S.1237 - Safety Advancement for Employees Act of 1997105th Congress (1997-1998)
|Sponsor:||Sen. Enzi, Michael B. [R-WY] (Introduced 09/30/1997)|
|Committees:||Senate - Labor and Human Resources|
|Committee Reports:||S. Rept. 105-159|
|Latest Action:||01/27/1998 Placed on Senate Legislative Calendar under General Orders. Calendar No. 300.|
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Subject — Policy Area:
- Labor and Employment
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Summary: S.1237 — 105th Congress (1997-1998)All Bill Information (Except Text)
Reported to Senate amended (01/27/1998)
Safety Advancement for Employees Act of 1997 - SAFE Act - Amends the Occupational Safety and Health Act of 1970 (OSHA) to authorize employers to establish employer and employee safety and health participation committees. States that such committees shall not constitute labor organizations for purposes of the National Labor Relations Act or the Railway Labor Act.
(Sec. 4) Directs the Secretary of Labor to establish a special advisory committee, with expertise in workplace safety and health, to advise on the establishment and implementation of a third party consultation services program.
(Sec. 5) Directs the Secretary to establish a third party consultation services program that certifies individuals to provide consultation services to help employers identify and correct safety and health hazards in the workplace. Provides for: (1) a registry of certified consultants; (2) disciplinary actions against consultants for malfeasance; (3) scope and guidelines for such consultative services; and (4) access to records. Exempts from assessment of certain civil penalties for two years thereafter any employer who receives from a certified consultant a declaration of resolution, indicating its correction of any OSHA violations, and: (1) who makes a good faith effort to remain in compliance with OSHA; or (2) the hazards of whose workplace do not undergo a fundamental change (for the worse).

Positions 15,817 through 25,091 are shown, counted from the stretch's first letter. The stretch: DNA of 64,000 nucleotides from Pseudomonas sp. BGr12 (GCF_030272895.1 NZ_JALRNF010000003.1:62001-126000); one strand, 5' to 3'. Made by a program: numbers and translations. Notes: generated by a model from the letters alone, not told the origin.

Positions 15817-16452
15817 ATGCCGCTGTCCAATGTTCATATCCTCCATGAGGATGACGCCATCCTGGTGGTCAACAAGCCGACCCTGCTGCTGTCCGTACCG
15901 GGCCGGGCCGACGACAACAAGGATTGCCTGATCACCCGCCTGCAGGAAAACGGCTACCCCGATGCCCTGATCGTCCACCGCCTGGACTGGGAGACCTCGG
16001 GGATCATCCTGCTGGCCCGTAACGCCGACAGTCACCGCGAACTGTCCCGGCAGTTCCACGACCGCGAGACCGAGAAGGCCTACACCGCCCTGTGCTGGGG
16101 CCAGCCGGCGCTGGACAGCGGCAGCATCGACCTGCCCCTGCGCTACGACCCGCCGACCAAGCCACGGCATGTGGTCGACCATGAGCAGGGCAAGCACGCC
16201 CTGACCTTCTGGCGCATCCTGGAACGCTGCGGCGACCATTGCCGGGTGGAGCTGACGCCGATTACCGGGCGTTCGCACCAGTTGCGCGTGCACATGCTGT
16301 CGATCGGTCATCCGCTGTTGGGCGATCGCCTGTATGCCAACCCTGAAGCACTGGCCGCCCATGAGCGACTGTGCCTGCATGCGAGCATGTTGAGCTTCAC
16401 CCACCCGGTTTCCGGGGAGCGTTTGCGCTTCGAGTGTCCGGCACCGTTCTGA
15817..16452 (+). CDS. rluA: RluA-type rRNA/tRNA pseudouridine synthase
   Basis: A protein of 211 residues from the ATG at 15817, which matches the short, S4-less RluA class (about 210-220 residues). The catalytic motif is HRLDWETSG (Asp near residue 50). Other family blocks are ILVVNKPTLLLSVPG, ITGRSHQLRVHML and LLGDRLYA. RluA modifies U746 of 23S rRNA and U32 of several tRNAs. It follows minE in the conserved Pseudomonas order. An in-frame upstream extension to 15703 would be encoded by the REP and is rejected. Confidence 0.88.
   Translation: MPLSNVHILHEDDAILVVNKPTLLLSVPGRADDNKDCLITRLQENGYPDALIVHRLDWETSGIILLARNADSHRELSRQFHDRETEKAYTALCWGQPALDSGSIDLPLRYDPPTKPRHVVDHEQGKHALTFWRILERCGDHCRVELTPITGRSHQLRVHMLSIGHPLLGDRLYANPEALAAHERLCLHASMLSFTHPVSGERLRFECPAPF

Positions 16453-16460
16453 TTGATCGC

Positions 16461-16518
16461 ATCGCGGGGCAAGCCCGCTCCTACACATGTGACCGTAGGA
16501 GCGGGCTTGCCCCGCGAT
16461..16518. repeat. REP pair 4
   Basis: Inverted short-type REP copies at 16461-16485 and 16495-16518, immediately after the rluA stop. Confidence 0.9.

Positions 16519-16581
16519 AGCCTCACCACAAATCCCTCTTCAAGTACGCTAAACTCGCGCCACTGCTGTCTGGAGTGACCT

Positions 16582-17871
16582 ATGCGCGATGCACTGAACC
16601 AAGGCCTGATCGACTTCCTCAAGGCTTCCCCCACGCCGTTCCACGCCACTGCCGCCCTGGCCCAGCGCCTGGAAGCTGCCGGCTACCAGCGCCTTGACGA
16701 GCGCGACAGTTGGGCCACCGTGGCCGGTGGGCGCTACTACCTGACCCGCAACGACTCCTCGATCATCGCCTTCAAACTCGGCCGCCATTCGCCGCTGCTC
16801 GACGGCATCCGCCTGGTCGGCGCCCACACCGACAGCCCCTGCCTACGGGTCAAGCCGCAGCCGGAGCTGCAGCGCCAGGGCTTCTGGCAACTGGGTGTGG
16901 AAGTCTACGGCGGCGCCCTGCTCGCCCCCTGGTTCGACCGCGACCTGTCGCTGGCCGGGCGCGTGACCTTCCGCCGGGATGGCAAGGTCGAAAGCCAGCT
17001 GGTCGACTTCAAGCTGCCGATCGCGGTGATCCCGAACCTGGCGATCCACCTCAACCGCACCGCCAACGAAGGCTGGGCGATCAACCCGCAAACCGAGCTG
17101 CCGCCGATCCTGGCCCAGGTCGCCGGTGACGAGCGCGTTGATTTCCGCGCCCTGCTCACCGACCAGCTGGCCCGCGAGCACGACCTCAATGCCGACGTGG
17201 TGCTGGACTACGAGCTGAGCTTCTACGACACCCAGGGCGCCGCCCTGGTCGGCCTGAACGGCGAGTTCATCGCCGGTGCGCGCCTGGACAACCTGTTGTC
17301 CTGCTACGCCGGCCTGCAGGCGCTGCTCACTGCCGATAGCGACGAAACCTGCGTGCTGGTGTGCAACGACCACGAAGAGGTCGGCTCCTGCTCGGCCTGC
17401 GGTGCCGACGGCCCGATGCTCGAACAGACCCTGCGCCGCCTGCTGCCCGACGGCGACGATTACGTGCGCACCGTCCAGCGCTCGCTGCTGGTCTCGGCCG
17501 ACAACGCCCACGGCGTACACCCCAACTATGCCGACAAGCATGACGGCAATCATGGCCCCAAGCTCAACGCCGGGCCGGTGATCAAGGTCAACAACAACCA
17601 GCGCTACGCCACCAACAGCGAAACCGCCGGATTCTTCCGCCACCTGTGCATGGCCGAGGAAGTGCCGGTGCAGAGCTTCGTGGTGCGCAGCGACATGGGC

(Sec. 6) Directs the Secretary, before issuing a final OSHA standard, to submit for review the draft final standard and a copy of the administrative record to the National Academy of Sciences (NAS). Directs NAS to appoint an independent Scientific Review Committee (SRC) to review the draft final standard and the scientific literature, and make written recommendations to the Secretary.
(Sec. 7) Requires certain Federal personnel responsible for enforcing OSHA to: (1) meet specified eligibility requirements; and (2) receive professional education and training at least every five years if they carry out inspections or investigations.
(Sec. 8) Revises inspection procedures.
Prohibits the Secretary from establishing any quotas for subordinates within the Occupational Safety and Health Administration with respect to number of inspections conducted, citations issued, or penalties collected.
(Sec. 9) Establishes the use of alternative safe methods as an affirmative defense for employers.
Establishes a civil penalty for employee violations of specified OSHA requirements.
(Sec. 10) Reduces the types of violations of posting or paperwork requirements for which an employer may be assessed a civil penalty.
(Sec. 11) Revises factors which the Occupational Safety and Health Review Commission is required to consider in assessing civil penalties.
(Sec. 12) Directs the Secretary to enter into cooperative agreements with States for State consultation services to employers concerning the provision of safe and healthful working conditions.
Directs the Secretary to carry out a two-year pilot program in three States to provide small businesses, upon request, for a nominal fee, with expedited consultation services on safe and healthful working conditions. Requires the Secretary, before issuing a citation to an employer for a violation found during a consultation, to permit the employer to carry out corrective measures.
(Sec. 13) Directs the Secretary to establish: (1) cooperative agreements to encourage the establishment of comprehensive safety and health management systems with specified features; and (2) a voluntary protection program with specified features to encourage the achievement of excellence in both the technical and managerial protection of employees from occupational hazards.
(Sec. 14) Authorizes employers to establish alcohol and substance abuse testing programs in accordance with specified Federal guidelines.
(Sec. 15) Sets forth consultation alternatives to issuance of citations.